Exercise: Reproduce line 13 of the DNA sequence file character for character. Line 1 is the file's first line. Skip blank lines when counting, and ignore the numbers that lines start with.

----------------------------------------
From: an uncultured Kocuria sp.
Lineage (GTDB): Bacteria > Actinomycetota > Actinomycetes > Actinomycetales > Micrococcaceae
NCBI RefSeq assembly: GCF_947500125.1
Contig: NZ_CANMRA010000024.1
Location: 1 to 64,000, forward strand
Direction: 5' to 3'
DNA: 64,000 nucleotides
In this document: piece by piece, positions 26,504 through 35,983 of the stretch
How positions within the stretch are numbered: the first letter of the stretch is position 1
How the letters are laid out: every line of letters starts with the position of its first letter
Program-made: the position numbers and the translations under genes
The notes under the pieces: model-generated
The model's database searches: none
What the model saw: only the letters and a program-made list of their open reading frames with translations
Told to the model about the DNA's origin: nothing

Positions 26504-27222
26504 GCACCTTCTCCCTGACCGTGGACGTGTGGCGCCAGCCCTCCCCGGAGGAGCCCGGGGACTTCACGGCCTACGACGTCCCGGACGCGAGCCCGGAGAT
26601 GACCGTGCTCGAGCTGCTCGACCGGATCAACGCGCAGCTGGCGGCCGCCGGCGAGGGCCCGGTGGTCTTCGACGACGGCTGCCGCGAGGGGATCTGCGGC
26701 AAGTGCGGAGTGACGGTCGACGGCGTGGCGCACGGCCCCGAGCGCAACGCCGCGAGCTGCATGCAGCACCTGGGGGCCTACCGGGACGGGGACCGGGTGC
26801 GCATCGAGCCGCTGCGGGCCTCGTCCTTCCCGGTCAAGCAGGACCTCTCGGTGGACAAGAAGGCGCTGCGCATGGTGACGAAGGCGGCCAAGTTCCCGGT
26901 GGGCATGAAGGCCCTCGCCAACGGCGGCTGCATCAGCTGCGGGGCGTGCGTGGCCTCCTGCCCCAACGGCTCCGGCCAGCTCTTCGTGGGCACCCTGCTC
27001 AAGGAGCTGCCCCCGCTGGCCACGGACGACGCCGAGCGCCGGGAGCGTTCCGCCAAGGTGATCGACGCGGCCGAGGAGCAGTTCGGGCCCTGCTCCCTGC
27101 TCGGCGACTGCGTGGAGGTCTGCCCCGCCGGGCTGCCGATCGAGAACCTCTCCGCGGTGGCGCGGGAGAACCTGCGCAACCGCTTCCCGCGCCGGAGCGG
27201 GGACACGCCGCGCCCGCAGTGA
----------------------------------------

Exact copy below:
The model's database searches: none